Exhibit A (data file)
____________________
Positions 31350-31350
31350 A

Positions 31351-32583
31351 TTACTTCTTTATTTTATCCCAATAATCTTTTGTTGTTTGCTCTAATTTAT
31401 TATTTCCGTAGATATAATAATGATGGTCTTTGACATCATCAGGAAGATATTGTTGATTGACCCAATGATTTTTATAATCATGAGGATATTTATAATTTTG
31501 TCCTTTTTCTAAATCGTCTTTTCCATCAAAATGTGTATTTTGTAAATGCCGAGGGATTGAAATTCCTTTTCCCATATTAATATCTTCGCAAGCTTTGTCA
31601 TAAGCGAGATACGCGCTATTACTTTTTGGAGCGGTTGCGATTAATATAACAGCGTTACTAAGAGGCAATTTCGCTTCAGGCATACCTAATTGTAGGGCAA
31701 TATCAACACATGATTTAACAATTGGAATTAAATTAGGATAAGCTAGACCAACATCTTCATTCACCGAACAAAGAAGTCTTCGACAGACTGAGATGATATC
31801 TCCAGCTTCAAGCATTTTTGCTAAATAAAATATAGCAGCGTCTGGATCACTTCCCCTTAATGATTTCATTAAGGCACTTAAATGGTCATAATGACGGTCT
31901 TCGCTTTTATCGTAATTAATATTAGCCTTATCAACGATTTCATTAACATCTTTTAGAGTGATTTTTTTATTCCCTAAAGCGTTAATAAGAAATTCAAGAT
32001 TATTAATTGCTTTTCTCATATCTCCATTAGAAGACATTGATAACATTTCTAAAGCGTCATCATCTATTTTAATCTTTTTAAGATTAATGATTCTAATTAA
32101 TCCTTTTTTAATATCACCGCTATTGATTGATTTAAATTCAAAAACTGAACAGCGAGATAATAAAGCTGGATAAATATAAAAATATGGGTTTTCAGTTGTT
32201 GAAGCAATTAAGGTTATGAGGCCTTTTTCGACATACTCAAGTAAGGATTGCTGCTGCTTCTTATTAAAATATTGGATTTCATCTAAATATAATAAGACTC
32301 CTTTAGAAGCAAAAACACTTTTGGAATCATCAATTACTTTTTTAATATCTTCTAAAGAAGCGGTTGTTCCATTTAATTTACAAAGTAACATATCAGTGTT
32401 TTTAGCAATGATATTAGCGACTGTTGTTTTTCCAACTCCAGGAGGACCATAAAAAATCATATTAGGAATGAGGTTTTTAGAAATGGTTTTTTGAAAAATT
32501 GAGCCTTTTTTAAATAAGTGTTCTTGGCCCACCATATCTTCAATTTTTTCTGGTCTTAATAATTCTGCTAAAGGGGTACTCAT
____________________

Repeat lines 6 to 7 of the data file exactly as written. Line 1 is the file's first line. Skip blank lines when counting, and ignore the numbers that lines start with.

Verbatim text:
31501 TCCTTTTTCTAAATCGTCTTTTCCATCAAAATGTGTATTTTGTAAATGCCGAGGGATTGAAATTCCTTTTCCCATATTAATATCTTCGCAAGCTTTGTCA
31601 TAAGCGAGATACGCGCTATTACTTTTTGGAGCGGTTGCGATTAATATAACAGCGTTACTAAGAGGCAATTTCGCTTCAGGCATACCTAATTGTAGGGCAA